A bitter taste

We received this text from a soldier, denouncing the impossibility in our societies to express what one feels and to be heard, without being pigeonholed by the power in place. We leave room in our ‘testimonial’ section for the words of citizens, who can create this indispensable debate. 

(…) The nation imprisoned in the imperial sheath slowly implodes from the inside, certainly pulls itself together at times, staggers, dazed by the discovery of standing, and then, at the moment when it is believed to be rejuvenated, on the verge of crossing the existential Rubicon of its political liberty, collapses again and suffers the admonitions of its contemptors. (Marc Chevrier, La rançon de Brennus)

This excerpt might be appropriate for the current situation. It doesn’t matter where it comes from or whether it is used later to ‘cancel’ (we’ll come back to this) the following statement. At least things will have been said. Going through Kairos is not innocent either, besides the fact that it is one of the rare French-speaking media still ‘free’, the moment seems indeed opportune so much our spirits seem tended towards a deliverance which remains still difficult to define.

We are all sentient beings gifted with reason but also functioning through these fabulous emotions that run through our bodies and minds constantly. The question is how to express these feelings. Of course, this is not a question of semantics or rhetoric, but rather of the channel or the means that would allow us to express our astonishment, our doubts in the face of what appears more and more to be a government doxa. And this without risking, hopefully, an outburst of reproach.

Should we already be talking about a crime of opinion? Because when expressing what one feels deep inside is not only not taken into account but is at best mocked or at worst violently fought with this new weapon that is the ‘cancelled culture’, then doubt is allowed. Weapon that you, politicians, wield shamelessly, destroying anyone who does not adhere to your vision. And if it is done in a big media show without depth, it is even better. Edward Bernays would certainly have applauded you!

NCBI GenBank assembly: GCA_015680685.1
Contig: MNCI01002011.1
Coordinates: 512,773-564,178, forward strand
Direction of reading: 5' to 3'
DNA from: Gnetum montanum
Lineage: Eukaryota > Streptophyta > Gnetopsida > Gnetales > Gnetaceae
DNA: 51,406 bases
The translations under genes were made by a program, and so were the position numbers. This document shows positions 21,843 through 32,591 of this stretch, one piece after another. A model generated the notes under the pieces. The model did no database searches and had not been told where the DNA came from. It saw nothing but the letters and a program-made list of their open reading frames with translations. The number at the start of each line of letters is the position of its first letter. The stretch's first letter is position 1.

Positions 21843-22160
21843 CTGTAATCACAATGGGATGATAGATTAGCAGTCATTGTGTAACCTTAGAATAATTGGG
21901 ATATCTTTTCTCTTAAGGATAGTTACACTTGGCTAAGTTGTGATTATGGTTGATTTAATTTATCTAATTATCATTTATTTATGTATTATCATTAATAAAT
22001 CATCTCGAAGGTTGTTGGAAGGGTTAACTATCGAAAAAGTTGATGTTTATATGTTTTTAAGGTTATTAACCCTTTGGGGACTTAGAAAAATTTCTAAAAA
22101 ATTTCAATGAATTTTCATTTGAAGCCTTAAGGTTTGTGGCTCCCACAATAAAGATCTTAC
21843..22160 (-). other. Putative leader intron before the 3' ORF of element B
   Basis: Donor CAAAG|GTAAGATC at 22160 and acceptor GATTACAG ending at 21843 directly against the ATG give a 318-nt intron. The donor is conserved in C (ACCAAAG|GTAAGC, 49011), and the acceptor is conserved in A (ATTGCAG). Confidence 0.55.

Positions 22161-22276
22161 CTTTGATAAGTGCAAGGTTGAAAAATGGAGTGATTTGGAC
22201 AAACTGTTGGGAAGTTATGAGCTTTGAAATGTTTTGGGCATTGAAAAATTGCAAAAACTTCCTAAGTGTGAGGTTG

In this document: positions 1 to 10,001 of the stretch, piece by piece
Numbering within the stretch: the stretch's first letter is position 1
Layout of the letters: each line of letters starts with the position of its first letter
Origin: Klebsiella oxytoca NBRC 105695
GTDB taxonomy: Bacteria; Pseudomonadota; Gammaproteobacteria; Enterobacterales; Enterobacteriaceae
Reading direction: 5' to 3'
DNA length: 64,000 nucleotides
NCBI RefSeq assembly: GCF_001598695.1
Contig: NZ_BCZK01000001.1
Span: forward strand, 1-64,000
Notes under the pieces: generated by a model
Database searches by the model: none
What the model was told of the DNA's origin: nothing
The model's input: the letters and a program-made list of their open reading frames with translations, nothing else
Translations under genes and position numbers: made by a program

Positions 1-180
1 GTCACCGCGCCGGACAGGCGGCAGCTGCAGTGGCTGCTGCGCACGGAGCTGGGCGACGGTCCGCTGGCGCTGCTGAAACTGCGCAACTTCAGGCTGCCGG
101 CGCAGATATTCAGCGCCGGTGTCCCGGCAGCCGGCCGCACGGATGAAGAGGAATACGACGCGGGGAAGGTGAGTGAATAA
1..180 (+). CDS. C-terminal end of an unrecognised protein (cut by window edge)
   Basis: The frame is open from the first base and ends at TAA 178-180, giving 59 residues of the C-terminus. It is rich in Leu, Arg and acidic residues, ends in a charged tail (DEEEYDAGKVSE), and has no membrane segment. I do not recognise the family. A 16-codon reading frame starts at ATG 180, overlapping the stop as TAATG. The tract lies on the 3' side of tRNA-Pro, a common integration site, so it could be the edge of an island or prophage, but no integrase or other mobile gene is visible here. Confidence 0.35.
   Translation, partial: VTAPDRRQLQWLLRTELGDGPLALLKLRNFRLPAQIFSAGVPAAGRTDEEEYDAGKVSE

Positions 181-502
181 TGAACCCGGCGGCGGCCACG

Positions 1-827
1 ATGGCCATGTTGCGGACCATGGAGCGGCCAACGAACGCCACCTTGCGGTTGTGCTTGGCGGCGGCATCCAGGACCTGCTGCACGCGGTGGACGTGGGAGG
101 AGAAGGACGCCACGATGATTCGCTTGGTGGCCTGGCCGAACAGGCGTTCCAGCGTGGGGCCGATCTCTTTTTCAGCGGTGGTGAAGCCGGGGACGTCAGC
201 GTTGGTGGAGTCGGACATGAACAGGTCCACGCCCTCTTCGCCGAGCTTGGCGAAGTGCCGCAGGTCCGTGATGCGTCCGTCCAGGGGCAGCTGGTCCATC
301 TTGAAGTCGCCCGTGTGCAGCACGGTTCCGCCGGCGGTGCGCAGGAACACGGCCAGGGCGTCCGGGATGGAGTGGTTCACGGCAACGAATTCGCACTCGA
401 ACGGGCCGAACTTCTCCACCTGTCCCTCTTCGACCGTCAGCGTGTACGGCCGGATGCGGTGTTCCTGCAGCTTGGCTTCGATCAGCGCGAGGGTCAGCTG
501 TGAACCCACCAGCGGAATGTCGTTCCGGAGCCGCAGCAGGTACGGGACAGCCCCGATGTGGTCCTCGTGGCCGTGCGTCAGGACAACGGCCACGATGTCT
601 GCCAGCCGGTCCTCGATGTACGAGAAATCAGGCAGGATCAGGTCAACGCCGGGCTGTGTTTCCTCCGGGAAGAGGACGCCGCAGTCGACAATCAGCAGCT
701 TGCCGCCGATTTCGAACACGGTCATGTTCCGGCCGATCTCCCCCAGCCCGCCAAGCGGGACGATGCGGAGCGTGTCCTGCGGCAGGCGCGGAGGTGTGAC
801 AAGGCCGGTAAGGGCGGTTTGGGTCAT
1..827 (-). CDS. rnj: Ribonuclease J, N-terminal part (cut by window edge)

You are no longer politicians, you have become opinion makers whose only objective is the next election. You interfere in the depths of our lives, constantly blowing in our ears your ideas, what to say, what to think, who to love, who not to love, what to do, what not to do. What you call progressivism, which is constantly put forward, only succeeds in dislocating us. Look around you. Look at this pitiful picture. Look what you’ve done to us! We are divided as never before!

You are quick to embrace all causes, so much so that you say you are steeped in democracy. You go so far as to have the rainbow flag saluted at attention, so ultra-communitarian is your policy. Without doubt our motto could not resist the amnesia that strikes you. Isn’t our national flag enough? Through him, is there not a way to federate the population? And it is not by trampling on our history or by allowing its representations to be cut down that you will have the support and respect of the whole population. Instead, you dishonor those who have participated in the destiny of this nation by seeing only the bad and taking things out of context.

What’s next? Who can we legally turn to when we are no longer in tune with your speeches and your political policies? Unfortunately, there is no opposition group worthy of the name. Your ‘vivaldi’ solutions only help you. Your infantilizing speeches only help you. If things don’t change, there will be more Jurgen Conings.

How can you blame him? I can’t do it.

You have betrayed a part of the population. As soon as voices are raised, you pour out your stream of simplistic qualifiers, cutting short the very idea of a democratic debate. We are in turn fascists, racists, islamophobes, misogynists, machists, conspiracy theorists, reassuranceists, extremists, etc. Every day through the media you insult a part of the population, becoming in turn what you give the illusion to fight.

I suppose you will be judged by history for all of this.
Don’t let the alarm clock taste bitter.

(…) The metamorphosis of the pigs was now obvious. Outside, the animals’ gaze passed from the pigs to the men, from the men to the pigs, and then again from the pigs to the men, but already it was no longer possible to distinguish them. (George Orwell, Animal Farm.)

A soldier, a citizen among others.

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